false Jerusalem cherry
Vascular – Exotic
Herbs - Dicotyledons other than Composites
The National Vegetation Survey (NVS) Databank is a physical archive and electronic databank containing records of over 94,000 vegetation survey plots - including data from over 19,000 permanent plots. NVS maintains a standard set of species code abbreviations that correspond to standard scientific plant names from the Ngä Tipu o Aotearoa - New Zealand Plants database.
Small unarmed shrub with stems to about 50 cm tall. The leaves are quite variable is size but can reach up to 14 x 8 cm, entire or with wavy margins. Hairs on young stems and very young leaves dense, becoming less scattered on older stems and leaves. Flowers are white and are solitary or in small clusters. The berry is scarlet or orange-red, round and up to about 1.5 cm diameter, containing a seed up to 3mm long.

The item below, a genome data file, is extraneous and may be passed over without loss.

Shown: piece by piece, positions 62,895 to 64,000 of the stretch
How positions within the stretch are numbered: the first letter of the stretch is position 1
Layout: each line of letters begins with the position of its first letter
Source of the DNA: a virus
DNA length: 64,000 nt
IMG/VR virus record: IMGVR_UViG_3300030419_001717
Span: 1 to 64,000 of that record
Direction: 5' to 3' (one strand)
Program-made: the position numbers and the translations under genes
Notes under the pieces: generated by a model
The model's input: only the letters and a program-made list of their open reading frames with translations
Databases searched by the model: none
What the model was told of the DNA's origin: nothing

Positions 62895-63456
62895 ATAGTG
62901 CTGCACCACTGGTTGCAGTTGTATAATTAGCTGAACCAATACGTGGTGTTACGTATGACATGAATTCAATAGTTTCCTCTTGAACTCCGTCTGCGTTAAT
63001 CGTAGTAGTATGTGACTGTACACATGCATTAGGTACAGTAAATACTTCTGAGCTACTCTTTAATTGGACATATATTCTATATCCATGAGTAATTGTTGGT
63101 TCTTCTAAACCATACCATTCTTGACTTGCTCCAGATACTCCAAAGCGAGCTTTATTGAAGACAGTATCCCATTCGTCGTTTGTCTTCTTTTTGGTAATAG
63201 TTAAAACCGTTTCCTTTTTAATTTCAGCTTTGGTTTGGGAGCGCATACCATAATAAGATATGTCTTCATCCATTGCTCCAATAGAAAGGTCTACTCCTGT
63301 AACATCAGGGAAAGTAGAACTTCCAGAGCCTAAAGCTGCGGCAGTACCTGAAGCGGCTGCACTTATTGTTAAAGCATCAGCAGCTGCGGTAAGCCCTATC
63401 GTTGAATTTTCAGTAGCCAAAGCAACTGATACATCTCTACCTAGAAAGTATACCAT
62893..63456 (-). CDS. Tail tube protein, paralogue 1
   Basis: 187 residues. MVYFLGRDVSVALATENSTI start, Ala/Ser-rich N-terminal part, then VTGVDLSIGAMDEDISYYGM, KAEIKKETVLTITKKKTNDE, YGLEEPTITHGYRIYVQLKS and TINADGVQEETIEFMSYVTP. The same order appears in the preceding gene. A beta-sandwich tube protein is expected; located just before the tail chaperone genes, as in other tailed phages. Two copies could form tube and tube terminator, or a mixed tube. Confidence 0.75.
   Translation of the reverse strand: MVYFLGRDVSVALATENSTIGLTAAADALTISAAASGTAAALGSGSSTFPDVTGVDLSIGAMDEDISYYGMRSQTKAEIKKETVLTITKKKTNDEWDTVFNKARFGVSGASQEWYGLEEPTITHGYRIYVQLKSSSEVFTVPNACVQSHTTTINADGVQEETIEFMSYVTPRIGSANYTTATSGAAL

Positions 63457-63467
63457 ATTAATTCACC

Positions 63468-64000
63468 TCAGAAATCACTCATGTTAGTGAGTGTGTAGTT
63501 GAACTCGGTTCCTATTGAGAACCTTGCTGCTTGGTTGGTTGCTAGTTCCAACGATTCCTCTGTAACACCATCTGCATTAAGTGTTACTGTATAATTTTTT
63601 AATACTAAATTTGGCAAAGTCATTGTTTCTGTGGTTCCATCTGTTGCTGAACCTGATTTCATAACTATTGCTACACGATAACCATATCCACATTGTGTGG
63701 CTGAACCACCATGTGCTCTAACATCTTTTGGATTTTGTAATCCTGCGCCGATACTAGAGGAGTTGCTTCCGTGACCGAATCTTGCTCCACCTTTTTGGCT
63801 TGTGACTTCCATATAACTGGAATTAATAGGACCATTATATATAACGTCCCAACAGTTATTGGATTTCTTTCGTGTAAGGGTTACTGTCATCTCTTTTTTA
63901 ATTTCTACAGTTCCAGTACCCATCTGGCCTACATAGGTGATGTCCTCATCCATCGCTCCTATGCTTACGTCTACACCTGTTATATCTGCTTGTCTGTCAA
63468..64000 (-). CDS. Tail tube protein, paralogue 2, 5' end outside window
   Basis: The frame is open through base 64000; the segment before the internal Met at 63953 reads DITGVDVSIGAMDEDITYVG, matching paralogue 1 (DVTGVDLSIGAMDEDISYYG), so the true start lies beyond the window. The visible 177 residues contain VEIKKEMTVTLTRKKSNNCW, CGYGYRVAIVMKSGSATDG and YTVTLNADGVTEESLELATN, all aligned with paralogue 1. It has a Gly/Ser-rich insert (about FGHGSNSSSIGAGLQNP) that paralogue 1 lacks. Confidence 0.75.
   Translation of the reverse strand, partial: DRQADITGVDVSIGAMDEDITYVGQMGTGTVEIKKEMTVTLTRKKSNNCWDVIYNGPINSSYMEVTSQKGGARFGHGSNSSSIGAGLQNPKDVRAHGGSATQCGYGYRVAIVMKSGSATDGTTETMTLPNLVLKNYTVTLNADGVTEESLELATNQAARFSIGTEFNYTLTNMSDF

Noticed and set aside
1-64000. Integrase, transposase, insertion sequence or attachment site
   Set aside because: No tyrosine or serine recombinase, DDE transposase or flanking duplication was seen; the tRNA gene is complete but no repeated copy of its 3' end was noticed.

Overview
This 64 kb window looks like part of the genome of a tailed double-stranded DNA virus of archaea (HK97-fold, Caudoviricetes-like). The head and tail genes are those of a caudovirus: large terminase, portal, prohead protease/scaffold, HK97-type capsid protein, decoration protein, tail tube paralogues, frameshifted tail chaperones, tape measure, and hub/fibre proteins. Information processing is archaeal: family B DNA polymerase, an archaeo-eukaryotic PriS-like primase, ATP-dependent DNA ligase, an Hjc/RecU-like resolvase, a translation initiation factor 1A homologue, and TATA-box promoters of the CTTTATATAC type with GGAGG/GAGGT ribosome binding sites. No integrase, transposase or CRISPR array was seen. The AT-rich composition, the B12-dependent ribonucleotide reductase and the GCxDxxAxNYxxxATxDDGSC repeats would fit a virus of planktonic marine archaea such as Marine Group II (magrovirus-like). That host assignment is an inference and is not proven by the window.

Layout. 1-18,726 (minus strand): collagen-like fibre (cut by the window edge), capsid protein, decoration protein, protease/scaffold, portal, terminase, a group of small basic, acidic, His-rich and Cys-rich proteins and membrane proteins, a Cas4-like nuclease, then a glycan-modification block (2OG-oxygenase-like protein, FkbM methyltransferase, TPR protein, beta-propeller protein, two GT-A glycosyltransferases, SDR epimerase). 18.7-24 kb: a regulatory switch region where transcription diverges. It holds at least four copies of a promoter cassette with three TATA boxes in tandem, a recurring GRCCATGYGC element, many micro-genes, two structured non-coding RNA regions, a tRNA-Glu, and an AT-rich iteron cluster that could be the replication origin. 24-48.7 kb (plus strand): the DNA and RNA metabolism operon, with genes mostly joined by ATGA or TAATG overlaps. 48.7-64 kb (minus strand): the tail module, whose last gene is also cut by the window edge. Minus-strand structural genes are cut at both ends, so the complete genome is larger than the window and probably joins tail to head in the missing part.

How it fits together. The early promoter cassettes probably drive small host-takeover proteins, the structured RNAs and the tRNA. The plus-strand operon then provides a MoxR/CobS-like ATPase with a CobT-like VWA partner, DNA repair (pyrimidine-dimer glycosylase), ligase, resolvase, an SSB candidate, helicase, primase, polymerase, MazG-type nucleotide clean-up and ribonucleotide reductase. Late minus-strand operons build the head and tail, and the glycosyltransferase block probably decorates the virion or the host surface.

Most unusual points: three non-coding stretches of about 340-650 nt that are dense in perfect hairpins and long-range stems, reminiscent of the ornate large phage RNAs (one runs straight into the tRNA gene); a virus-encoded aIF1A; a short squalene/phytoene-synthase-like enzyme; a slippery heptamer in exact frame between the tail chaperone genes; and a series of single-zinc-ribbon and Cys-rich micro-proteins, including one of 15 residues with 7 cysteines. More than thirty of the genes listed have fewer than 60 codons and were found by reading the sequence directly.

Very similar to S. pseudocapsicum but can be distinguished by the hairs which are very dense on the young shoots and leaves but becoming scattered on older shoots and leaves. S. pseudocapsicum is almost always hairless.
January, February, March, April, May, June, July, August, September, October, November, December
Spreads by seed which is dispersed by birds
Temperate eastern S. America
Reason for introduction
Appears to be quite shade tolerant and can establish under canopy.
solanum: Derivation uncertain - possibly from the Latin word sol, meaning “sun,” referring to its status as a plant of the sun. Another possibility is that the root was solare, meaning “to soothe,” or solamen, meaning “a comfort,” which would refer to the soothing effects of the plant upon ingestion.
The red-orange berries are poisonous if eaten.